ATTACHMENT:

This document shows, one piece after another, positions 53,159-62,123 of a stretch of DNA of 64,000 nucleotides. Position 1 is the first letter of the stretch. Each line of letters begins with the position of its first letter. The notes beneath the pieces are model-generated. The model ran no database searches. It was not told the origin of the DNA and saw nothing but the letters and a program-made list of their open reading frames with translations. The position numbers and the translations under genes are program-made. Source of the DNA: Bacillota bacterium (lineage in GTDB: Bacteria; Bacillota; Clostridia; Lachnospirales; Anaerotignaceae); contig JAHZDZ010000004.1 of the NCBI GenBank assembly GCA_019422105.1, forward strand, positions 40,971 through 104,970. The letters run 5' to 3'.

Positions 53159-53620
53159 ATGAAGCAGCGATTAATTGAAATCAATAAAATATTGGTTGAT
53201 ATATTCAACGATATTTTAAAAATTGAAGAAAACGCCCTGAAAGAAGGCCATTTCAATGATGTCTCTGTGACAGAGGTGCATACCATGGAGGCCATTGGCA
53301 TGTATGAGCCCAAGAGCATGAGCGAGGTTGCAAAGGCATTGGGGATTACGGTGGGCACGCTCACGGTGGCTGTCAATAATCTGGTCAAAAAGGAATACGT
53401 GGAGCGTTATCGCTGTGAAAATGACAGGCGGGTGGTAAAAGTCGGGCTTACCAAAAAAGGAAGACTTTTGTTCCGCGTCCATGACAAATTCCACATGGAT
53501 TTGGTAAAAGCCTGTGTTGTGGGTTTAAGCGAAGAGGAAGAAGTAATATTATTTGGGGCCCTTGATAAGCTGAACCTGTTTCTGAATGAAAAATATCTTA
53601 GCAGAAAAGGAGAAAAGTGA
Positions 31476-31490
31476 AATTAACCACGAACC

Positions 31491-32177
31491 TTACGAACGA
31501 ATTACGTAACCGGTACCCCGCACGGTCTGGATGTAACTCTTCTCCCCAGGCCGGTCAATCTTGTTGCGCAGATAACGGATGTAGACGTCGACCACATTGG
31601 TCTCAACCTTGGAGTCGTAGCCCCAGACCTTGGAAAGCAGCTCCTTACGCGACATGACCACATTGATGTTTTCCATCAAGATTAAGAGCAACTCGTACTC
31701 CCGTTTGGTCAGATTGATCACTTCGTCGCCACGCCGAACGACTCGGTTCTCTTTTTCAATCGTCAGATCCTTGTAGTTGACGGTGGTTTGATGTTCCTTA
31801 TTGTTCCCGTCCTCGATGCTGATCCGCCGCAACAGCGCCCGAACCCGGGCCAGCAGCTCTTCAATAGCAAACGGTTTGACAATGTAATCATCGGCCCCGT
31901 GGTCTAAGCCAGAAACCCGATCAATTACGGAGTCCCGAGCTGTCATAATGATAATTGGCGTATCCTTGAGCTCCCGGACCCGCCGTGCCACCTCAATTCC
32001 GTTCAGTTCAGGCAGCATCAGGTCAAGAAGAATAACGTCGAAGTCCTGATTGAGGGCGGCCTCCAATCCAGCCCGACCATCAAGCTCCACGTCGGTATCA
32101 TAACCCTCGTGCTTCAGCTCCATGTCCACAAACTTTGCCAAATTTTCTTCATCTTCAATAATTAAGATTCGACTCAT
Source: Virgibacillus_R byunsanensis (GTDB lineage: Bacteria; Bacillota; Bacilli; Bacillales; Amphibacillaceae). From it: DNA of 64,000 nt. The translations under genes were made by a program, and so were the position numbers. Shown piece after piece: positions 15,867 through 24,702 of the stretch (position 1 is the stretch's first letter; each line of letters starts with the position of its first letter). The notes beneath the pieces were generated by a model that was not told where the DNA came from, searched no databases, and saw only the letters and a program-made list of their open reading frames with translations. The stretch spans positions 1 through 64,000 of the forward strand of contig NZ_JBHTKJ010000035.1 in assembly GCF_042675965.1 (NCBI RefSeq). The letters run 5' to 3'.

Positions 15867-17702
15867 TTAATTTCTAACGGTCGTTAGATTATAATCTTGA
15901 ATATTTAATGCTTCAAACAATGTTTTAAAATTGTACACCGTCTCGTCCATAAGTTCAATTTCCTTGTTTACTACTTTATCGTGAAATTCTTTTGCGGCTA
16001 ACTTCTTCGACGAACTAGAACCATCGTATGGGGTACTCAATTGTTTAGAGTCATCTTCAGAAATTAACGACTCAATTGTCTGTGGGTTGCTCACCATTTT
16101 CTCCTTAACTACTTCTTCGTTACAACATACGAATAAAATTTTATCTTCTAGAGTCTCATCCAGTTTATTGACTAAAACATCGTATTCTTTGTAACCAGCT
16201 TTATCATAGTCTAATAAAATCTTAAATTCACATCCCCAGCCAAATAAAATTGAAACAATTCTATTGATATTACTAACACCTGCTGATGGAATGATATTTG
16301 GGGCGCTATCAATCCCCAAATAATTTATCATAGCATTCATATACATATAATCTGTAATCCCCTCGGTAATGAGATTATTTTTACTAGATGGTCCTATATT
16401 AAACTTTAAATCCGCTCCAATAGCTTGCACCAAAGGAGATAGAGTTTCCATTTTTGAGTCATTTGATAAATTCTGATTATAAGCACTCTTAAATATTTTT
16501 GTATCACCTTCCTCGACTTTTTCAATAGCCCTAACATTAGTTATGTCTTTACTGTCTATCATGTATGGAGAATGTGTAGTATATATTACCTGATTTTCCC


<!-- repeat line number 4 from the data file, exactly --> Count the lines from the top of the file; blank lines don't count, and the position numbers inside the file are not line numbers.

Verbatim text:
53201 ATATTCAACGATATTTTAAAAATTGAAGAAAACGCCCTGAAAGAAGGCCATTTCAATGATGTCTCTGTGACAGAGGTGCATACCATGGAGGCCATTGGCA